(Penguins and Golden Calves, 20)

Saying goodbye to Madeleine L'Engle

I just read the news today:

Madeleine L'Engle's books were an integral part of my childhood.

Like Vicky, from the
Austin series, I was the sort of child who deeply analyzed everyone and everything in my surroundings, looking for some secret clue about how things worked.

Like Meg, from her Wrinkle in Time series, I went through an "ugly duckling" period while I was outgrowing my child-self. I also had a precocious little brother, who was somewhat like Charles Wallace. At the age of nine, I even went so far as to memorize the rune from A Swiftly Turning Planet, as I shall prove now by writing it entirely from memory:

"At Tara, in this fateful hour
I call on heaven with all its power
And the sun with its brightness
And the snow with its whiteness
And the fire with all the strength it hath
And the lightening with its rapid wrath
And the winds with swiftness along their path

And the sea with its deepness
And the rocks with their steepness
And the earth with its starkness
All these I place, by God's almighty help and grace
Between myself and the powers of darkness."

In college, I read L'Engle's adult novels and nonfiction books, and even amassed an entire collection of Madeleine L'Engle quotes. Despite the vast difference in our ages, L'Engle always seemed to be pondering the very issues that were becoming vitally important to me.

Here are some of my favorite quotes from Madeleine L'Engle:

-- “The artist’s response to the irrationality of the world is to paint or sing or write. Not to impose restrictive rules, but to rejoice in pattern and meaning. For there is something in all artists which rejects coincidence and accident…We must meet the precariousness of the universe without self-pity, and with dignity and courage.” - Madeleine L’Engle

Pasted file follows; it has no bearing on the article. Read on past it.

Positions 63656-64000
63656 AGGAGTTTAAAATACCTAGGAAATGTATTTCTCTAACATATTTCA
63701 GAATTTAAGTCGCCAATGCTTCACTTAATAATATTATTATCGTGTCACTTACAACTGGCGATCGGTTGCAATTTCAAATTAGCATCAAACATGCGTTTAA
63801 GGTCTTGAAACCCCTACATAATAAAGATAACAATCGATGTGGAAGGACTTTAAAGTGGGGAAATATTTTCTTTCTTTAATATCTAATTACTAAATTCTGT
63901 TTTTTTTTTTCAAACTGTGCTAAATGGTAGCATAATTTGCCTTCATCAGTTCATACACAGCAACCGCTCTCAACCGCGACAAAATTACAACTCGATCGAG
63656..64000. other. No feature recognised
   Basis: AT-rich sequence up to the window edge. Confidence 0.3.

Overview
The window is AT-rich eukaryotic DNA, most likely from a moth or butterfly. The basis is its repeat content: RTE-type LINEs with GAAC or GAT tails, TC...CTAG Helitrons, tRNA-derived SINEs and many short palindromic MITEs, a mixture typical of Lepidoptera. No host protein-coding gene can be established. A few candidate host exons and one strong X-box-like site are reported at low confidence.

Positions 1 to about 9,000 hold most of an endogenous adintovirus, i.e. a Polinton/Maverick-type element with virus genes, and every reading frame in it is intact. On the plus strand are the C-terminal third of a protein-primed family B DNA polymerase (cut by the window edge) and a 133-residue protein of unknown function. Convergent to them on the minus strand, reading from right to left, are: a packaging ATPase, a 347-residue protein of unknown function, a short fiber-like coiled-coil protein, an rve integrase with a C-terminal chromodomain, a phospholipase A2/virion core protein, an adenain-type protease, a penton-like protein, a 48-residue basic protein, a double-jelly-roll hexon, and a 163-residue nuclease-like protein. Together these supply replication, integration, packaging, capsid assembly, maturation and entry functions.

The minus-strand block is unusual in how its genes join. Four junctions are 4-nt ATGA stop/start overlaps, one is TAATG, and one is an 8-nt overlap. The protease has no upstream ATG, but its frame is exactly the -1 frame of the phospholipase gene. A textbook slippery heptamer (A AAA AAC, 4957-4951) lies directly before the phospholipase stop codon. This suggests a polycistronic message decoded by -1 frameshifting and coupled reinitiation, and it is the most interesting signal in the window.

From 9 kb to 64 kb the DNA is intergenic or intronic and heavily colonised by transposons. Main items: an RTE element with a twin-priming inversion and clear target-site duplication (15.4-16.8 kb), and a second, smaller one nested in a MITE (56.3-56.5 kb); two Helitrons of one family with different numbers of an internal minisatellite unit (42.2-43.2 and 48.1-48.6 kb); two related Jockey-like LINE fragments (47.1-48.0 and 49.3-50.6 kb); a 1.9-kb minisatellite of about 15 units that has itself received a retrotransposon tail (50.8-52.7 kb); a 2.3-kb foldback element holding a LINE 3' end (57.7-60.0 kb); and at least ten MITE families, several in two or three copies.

-- “There is little character or loveliness in the face of someone who has shunned risk, avoided suffering and rejected life…” - Madeleine L’Engle

-- “To learn to love is to be stripped of all love, until you are wholly without love. Because until you have gone, naked and afraid, into this cold, dark place, you will not know that you are wholly within love."

- "There are three ways that you can live life – three again – remember that great writers always do things in threes.

"You can live life as though it’s all a cosmic accident; we’re nothing but an irritating skin disease on the face of the earth. Maybe you can live your life as though everything’s a bad joke. I can’t.

"Or you can go out at night and look at the stars and think, yes, they were created by a prime mover and so were you, but he’s aloof perfection, impassible, indifferent to his creation. He doesn’t care, or, if he cares, he only cares about the ultimate end of his creation… You don’t matter to him, I don’t matter to him, except possibly as the means to an end. I can’t live that way either.

"Then there’s a third way: to live as though you believe that the power behind the universe is a power of love, a love so great that all of us really do matter to him. He loves us so much that every single one of our lives has meaning; he really does know about the fall of the sparrow, and the hairs on our head are really counted. That’s the only way I can live."



Monday, September 03, 2007

Sewn by the Feeling

And, here's another one:
I am in love with this song, too!

The Feeling - Sewn

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Alana Davis

Okay... this is not a quote - but I love this singer!
And, her lyrics demonstrate an intimate awareness of "the vast, untidy sea of truth."

Alana Davis- Blame It On Me

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Sunday, September 02, 2007

The Magic of Reading

"Reading is one of the main things I do. Reading is everything. Reading makes me feel I've accomplished something, learned something, become a better person...

"Reading is escape and the opposite of escape; it's a way to make contact with reality after a day of making things up, and it's a way of making contact with someone else's imagination after a day that's all too real."

- Nora Ephron, I Feel Bad About My Neck